Six stories in the news today, March 16:
CANADA RUNNING FOR 2021 SECURITY COUNCIL
It will be at least five more years before Canada makes its return the United Nations Security Council, The Canadian Press has learned. Prime Minister Justin Trudeau will announce today that Canada will vie for a seat on the Security Council for a two-year term starting in 2021.
EXPERTS PONDER SIZE OF FEDERAL DEFICIT
It’s become the multibillion-dollar question — how big, exactly, will the federal deficit be? Analysts have made predictions leading up to next Tuesday’s spring budget on the magnitude of Ottawa’s shortfall, which is already poised to reach tens of billions.
MANITOBA ELECTION CAMPAIGN TO BE CALLED
Manitoba Premier Greg Selinger is to launch an election campaign today with pollsters suggesting the NDP and its 16-year run in government could be in peril. Selinger would not confirm the launch, but the NDP is already promoting an election rally with him this evening. A NDP source, speaking on condition of anonymity, said the campaign will kick off sometime after a morning cabinet meeting.
WOMAN WHO MADE HISTORY WITH LAWSUIT DIES
A woman who made history by successfully suing the Alberta government for wrongful sterilization — eventually leading to payouts for hundreds more victims — has died. Leilani Muir-O’Malley, 72, died sometime over the weekend at her home in Devon, Alta., said Nicola Fairbrother, director of Neighbourhood Bridges, an advocacy group for people with intellectual disabilities.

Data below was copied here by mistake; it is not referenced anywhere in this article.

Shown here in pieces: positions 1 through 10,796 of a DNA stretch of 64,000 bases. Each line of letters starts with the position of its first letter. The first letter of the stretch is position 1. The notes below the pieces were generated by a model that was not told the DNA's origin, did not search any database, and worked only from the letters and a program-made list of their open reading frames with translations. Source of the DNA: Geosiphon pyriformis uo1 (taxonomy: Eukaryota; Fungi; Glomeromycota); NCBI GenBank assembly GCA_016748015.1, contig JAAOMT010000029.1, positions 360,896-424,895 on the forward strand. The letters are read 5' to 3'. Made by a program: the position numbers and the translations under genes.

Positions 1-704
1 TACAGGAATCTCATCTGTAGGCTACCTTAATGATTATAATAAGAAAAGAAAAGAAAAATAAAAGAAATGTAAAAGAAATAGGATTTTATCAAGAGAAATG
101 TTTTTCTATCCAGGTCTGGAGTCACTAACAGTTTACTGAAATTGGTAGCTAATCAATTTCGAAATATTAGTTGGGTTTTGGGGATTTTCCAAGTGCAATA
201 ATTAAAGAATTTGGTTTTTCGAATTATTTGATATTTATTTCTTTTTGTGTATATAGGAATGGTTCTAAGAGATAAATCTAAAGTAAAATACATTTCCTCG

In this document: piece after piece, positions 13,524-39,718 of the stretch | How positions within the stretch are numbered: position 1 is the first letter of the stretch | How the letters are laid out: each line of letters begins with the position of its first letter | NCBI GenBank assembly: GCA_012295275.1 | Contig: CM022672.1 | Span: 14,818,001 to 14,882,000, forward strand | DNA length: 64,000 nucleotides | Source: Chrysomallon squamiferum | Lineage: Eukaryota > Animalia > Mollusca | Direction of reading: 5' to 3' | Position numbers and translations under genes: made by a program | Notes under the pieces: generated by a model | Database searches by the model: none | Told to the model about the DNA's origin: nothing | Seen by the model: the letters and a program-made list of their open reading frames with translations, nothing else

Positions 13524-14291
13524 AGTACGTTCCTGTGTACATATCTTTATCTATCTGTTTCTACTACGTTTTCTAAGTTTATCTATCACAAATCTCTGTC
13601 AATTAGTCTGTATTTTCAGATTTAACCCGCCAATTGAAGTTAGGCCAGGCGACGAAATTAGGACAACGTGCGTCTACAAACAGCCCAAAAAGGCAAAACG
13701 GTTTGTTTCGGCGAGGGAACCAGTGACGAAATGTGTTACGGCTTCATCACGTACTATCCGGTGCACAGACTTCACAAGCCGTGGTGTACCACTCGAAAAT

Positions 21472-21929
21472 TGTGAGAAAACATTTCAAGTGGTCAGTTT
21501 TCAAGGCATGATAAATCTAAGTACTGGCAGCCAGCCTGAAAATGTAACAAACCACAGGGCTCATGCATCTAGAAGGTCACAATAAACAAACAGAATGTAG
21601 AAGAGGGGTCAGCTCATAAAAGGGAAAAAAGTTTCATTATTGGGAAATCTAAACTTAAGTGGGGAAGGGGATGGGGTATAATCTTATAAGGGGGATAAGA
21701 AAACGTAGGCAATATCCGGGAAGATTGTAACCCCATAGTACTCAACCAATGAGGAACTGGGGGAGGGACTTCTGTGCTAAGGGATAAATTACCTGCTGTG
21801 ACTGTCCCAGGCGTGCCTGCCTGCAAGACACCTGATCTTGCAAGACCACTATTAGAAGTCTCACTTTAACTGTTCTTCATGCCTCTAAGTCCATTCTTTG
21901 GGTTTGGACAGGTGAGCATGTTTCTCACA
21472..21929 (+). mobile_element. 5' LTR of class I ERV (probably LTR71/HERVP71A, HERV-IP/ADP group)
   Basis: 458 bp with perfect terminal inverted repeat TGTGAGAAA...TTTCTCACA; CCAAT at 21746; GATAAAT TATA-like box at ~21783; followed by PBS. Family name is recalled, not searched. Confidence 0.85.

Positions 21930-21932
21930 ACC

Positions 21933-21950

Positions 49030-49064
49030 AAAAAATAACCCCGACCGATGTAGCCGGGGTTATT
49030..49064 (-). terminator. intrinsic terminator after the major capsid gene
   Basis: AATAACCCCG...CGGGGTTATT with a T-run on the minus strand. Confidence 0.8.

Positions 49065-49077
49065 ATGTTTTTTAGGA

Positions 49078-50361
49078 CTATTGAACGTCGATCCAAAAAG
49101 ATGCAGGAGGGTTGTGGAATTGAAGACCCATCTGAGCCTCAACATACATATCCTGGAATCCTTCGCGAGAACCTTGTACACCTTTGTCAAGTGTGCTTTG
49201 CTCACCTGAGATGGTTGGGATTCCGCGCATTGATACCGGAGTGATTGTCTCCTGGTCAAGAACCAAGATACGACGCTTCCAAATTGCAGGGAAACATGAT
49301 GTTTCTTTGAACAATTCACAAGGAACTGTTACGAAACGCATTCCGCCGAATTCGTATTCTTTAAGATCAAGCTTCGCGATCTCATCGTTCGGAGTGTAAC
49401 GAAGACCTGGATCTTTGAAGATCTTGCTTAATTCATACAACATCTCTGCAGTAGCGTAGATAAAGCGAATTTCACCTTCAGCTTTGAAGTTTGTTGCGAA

ANTI-COP MARCH IN MONTREAL INCIDENT FREE
Activists were shocked Tuesday night after officers let hundreds of them take over the city’s downtown streets for the annual anti-police brutality march. Previous editions of the March 15 event have turned nasty, featuring massive arrests, injuries to protesters and police as well as vandalized property and police cruisers.
COLD REMEDIES STILL USED IN YOUNG KIDS: STUDY
About one in five kids under age six continued to be given over-the-counter cough and cold medicines, despite a Health Canada-mandated warning against use of the products in young children, researchers have found. Since October 2009, the federal department has required that labels on cough and cold medications carry a warning that parents and caregivers should not administer the drugs to children under six because they are not only ineffective, but also potentially harmful.